CT FengerBeating07

As head of the Black Star Project, Phillip Jackson is often fighting a lonely battle to keep America’s black children in school and out of prison and trouble. These days, in his hometown of Chicago, it has become even harder. The city where “diploma dreams go to die”, has also seen hundreds of young students die inside and out of its public schools. In this piece, Jackson offers his own solutions for stemming youth violence for the long run.

Youth violence is a national issue. Since we began the Iraq war in 2003, an estimated 32,000 American youths lost their lives to violence — far more than the 4,349 U.S. soldiers who died in battle. Yet the United States treats youth violence as a nuisance, not as a war it wants to win.

We cannot fix the problems of children or schools in America without first fixing the problems of the adults in their lives and of the communities in which the children live. Anything else is pretending to fix the problem and is a community disservice!

So far, the most popular approaches to address youth violence have not made any significant nor long-term impact. More police merely militarizes and destabilizes communities. The other offering that haven’t worked includes: Stiffer sentencing for young offenders; direct intervention at the point of impending violence; vigils, peace rallies and peace marches through communities;  and prayers without concrete, supportive actions.

Meanwhile there are effective approaches cited by the U.S. Centers for Disease Control and Prevention (CDC) that have been shown to reduce youth violence over time and produce long-term, lasting, positive results. Build strong families and communities and employ good parents as the chief agents to reduce youth violence. Teach young children ways to resolve conflict peacefully. Provide mentors to serve as guides and role models for positive youth behavior. Reduce social and economic causes of violence in young people’s environments. And ensure spiritual or character-based training for young children and reinforce that training throughout their early teen years.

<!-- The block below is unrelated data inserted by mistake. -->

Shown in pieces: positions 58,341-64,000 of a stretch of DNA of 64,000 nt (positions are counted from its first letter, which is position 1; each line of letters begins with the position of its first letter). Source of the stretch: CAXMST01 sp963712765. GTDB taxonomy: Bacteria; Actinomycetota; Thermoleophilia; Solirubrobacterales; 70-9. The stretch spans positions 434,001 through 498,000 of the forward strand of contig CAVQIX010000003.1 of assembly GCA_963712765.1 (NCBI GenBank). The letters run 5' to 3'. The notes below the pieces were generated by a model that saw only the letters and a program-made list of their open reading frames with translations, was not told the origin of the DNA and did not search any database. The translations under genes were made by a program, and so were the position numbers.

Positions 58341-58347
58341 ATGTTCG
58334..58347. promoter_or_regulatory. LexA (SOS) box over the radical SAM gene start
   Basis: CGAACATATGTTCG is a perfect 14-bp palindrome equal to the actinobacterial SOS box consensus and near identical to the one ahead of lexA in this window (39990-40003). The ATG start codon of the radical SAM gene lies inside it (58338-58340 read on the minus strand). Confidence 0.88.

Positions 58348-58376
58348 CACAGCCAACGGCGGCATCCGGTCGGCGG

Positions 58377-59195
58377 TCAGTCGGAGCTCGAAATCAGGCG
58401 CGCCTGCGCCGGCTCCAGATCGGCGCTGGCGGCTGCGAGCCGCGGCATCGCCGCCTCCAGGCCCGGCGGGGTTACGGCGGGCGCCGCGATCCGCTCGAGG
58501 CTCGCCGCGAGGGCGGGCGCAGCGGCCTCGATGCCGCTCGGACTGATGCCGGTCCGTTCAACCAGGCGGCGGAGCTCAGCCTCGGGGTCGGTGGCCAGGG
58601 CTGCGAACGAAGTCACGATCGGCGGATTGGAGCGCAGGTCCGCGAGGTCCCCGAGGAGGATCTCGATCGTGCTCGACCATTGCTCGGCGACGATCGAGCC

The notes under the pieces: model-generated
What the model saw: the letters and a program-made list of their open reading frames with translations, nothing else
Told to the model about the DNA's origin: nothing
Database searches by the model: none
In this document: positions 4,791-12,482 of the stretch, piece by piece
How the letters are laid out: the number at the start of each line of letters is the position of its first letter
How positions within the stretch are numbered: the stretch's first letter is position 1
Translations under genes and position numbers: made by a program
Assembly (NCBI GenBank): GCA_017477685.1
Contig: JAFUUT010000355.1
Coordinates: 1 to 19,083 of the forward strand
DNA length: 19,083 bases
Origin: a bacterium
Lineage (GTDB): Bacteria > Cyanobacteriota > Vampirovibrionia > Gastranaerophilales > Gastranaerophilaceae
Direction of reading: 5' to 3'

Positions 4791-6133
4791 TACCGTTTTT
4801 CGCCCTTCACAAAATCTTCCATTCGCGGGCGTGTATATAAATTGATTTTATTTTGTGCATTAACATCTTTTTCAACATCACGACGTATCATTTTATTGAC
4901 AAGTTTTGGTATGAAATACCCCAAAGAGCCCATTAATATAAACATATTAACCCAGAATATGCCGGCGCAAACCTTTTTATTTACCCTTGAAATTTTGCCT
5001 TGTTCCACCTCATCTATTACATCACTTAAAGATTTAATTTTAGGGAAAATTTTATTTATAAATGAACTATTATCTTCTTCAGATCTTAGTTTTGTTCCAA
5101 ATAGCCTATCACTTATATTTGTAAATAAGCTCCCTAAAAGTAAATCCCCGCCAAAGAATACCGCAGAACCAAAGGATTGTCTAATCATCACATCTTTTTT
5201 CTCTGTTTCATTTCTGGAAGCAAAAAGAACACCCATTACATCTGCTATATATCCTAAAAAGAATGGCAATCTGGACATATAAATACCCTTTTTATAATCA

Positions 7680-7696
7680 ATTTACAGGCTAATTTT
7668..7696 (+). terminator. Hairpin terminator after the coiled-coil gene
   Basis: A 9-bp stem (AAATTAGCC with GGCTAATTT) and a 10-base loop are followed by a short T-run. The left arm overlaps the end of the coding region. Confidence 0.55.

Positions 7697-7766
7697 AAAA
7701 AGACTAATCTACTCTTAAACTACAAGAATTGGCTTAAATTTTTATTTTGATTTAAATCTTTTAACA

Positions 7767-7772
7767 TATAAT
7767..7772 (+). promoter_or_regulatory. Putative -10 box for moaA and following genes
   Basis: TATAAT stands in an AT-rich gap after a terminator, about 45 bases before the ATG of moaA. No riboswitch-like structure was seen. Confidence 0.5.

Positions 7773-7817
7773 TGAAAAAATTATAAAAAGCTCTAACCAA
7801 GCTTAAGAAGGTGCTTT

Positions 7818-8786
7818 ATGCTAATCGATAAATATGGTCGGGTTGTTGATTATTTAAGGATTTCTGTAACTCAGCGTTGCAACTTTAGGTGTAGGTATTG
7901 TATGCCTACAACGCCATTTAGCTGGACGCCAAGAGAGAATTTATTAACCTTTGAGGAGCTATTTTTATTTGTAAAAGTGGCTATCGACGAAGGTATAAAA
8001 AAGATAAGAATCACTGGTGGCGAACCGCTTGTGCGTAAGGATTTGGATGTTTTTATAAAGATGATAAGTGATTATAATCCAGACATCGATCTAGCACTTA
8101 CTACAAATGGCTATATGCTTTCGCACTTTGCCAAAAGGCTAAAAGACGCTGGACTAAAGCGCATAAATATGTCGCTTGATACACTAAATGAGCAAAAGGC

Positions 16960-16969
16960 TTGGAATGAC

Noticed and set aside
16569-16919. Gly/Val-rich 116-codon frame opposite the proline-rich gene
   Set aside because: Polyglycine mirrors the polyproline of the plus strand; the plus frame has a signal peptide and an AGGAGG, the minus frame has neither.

In Chicago, the youth, themselves, are asking for more mentors, more parent involvement in their lives and more job and economic opportunities. Their requests parallel CDC’s recommendations to reduce violence. But these requests – and the solutions – are ignored. While government attempts to study, analyze and understand youth violence, the Black Star Project is implementing workable solutions in Chicago — ground zero for the war against youth violence.

Each day, the Black Star Project has 250 male and female volunteers who mentor youth on school days.  Since 1996, the Black Star Project has provided classroom-based mentoring to nearly 200,000 Chicago-area students. We also have 100 Peace Walkers who patrolled high-risk neighborhoods in Chicago this summer; 70 Parent University professors who have taught thousands of parents to be great parents since 2004 and 25 college coaches who have helped prepare thousands of elementary school students for college.

Through our Million Father March 2009, we organized 625,000 fathers in 500 cities across America to take their children back to school on the first day. These are the kinds of “armies of hope” that the federal government needs to win this war.

If we continue to address this problem with the current lack of resolve, including misdirected, piece-meal efforts with too-few resources — just as we lost the war in Vietnam, then we are destined for a resounding defeat in the war against youth violence on the streets of America.

The effort to eliminate youth violence commands a national response that includes national resources, a national infrastructure and national leadership. This effort must be comprehensive and coordinated across foundation, government, faith-based and community-based organizational lines. Many organizations such as The Black Star Project are working to restore order in chaotic and violence-ridden neighborhoods.  Our efforts are essential to eliminate violence, restore hope and reduce the need for militarizing our many troubled communities.

Our war to save the minds and spirits of our children is the most important war that America will ever fight.  Saving our children is difficult because of the “No Snitching” code-of-silence among our American youth, which has proved devastating and unacceptable in this war.  Yet our government’s “No Support” policy for organizations that work for long-term solutions to fix this problem of youth violence in American communities is inexcusable.  In fact, “No Support” is far, far worse than “No Snitching,” and our children know it!